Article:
Right now, my email inbox is a cheery and eclectic mix of correspondence with Gay, the vicar of the tiny round church which will be our UK wedding venue, Michelle from rentapartytent.co.uk, Stu from the farm-shop who will be doing the catering for our reception party on his fruit farm’s grounds, and various family and friends trying their best to help me – a lady with minimal planning skills- make arrangements for my wedding in the UK from sweaty Phnom Penh.
My fiancé and I have not chosen to get married in a church for any kind of religious reasons (in fact the bloody Christians in Cambodia do my head in so much I am almost ready to flee the bible bashing belt that is Toul Tupoung). But this place is one of the four only remaining round churches in the UK and it is a tiny, round, hobbit-like, magical stone building.
My fiancé and his father loved the pictures I showed them of it and I hope that a part of him will be excited about being in such a historical building in my homeland in a similar way that I am enthralled when exploring old pagodas and temples in Cambodia. Not saying it is on a par with Angkor Wat, but still, there is history and beauty within those stone walls.
After we made the decision to ask to get married there I emailed the vicar and the email went something along the lines of:
My partner and I would very much like to marry at the round church Little Maplestead. My partner is a Cambodian Buddhist and I am not a practicing Christian but I used to go to primary school in Little Maplestead and have very happy memories of this church. We also recognize the historical beauty and importance of the round church and would be delighted to get married there….
Or some such inane request.
She replied saying she would be delighted to marry us there and has been absolutely brilliant sorting out all our paperwork and meetings with the Dean Surrogate.
I have been and always will be accepted inside a pagoda in full understanding that I am not Buddhist. I feel good about the fact that my local Church of England vicar treats the round church with the same no closed doors approach.
I grew up with nativity plays, harvest festivals and hymns during morning assembly in my C of E primary school and I recognise some similarities between this and the Buddhist traditions and ceremonies most Cambodians follow as part of the ideological background of their native heritage.
I can in no way call myself a Christian because I do not believe in God or heaven or hell but culturally I think religion can be a positive part of cultures and communities across the world. Of course the blindingly obvious fact is that religion will also always be used as a veil for all kind of unspeakable evils.
But, Gay, the vicar that will marry my fiancé and I seems absolutely lovely and doesn’t mind us having a ceremony devoid of religious readings or hymns, so to the round church we will go.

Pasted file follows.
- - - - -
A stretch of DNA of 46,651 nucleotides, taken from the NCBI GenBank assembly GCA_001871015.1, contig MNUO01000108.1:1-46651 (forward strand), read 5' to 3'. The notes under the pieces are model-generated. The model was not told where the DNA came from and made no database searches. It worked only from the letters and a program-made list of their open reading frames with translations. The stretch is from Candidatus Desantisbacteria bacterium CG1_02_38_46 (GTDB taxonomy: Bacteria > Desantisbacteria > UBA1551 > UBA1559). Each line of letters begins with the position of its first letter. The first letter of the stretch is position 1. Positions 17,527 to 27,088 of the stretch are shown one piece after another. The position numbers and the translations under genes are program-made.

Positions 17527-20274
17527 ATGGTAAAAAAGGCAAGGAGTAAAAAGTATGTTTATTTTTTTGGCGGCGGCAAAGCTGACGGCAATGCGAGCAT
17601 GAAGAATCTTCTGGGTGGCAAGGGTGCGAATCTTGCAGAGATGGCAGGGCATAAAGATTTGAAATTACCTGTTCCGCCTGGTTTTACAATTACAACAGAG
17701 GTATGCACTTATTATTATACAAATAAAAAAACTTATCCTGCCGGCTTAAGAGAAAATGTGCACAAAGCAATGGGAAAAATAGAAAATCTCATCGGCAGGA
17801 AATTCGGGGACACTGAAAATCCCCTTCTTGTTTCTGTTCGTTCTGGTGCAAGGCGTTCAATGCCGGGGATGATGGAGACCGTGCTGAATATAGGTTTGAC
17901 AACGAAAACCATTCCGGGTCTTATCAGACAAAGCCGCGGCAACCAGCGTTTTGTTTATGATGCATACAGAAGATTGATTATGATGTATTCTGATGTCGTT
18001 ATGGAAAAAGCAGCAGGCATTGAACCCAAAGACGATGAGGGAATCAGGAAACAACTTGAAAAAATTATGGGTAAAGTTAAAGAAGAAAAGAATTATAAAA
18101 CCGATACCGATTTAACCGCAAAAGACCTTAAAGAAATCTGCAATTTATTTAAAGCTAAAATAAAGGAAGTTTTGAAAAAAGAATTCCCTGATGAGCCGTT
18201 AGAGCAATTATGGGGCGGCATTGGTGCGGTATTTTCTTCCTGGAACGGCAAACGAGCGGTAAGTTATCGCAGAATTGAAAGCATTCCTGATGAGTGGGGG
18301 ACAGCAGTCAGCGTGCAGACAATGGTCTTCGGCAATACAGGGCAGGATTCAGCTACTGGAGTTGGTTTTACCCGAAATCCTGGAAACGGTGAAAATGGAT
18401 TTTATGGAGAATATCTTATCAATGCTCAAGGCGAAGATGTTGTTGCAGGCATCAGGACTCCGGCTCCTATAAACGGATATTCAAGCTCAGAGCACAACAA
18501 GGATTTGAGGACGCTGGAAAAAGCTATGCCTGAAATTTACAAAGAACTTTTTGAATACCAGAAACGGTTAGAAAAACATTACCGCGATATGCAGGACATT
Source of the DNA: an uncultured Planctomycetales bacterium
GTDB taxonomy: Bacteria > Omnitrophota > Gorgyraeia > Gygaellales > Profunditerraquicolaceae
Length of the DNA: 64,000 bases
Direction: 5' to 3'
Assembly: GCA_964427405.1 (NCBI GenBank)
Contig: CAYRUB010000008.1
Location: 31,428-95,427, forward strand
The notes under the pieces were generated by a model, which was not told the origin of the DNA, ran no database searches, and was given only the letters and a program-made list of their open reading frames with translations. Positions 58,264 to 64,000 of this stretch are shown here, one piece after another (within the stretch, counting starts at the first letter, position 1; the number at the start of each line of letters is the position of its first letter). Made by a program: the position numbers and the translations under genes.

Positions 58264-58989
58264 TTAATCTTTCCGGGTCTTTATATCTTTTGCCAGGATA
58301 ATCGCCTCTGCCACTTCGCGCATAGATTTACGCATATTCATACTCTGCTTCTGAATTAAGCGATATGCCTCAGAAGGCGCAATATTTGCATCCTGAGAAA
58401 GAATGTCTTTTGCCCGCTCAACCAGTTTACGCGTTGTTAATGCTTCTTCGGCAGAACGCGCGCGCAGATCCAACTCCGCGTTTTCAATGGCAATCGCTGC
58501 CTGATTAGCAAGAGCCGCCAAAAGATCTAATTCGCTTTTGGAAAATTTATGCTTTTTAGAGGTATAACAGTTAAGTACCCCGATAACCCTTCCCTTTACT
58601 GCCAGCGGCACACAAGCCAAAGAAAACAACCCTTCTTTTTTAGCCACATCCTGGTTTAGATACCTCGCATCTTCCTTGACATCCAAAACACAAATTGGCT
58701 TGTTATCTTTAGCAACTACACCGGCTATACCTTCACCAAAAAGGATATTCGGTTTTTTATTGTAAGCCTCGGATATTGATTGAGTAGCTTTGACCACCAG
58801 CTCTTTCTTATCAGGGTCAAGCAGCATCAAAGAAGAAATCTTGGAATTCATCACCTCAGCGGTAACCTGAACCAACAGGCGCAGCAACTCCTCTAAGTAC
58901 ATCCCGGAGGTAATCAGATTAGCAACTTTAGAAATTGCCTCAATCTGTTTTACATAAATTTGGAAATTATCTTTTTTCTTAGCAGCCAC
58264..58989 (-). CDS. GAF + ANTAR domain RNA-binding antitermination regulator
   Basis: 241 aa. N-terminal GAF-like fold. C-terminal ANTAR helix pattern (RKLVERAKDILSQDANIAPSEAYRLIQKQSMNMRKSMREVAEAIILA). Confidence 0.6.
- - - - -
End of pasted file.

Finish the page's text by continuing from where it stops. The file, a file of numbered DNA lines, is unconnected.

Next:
I am sure that the Little Maplestead villagers will have a good old gander at and gossip about the wedding ceremony of Mr. and Mrs. Pen-Spencer. I think we can place a pretty firm bet on the fact that my fiancé and his brother will be the first two Cambodians to have ever set foot in Little Maplestead. This will be on par with the gander and gossiping that the villagers of Lovea Aim enjoyed as they set themselves up for the day at the entrance to my fiancé’s home on our engagement day.
That engagement day was so special and as my fiancé told me a year ago when he asked me to marry him, it is traditional to get married in the lady’s province, so as my province is on the Essex /Suffolk border in the UK, that is where we will tie the knot.
It will be a simple ceremony followed by a small, local gathering with good food and plenty of merriment as I follow my fiancés lead in his organization of our engagement day.
A marquee set up on some land on a local fruit farm, a lamb spit, a few family and friends plus my fiancé’s brother as his best man and fellow countryman, a good spread using produce from the farm shop, a stack of speakers and plentiful supplies of Suffolk cider and Adnams ale plus (fingers crossed) wonderful British July weather will make for a day that may well live up to the happiness of our engagement day.
The hardest thing for my partner will without a doubt be being the centre of attention. We both share the same quality of not being overly extrovert and the attention on him may be difficult. I know it is for me when I go to the province. This is why it was of much importance to the planning and budgeting that his brother, a good English speaking and very extrovert tuk-tuk driver can come out for ten days to join the wedding.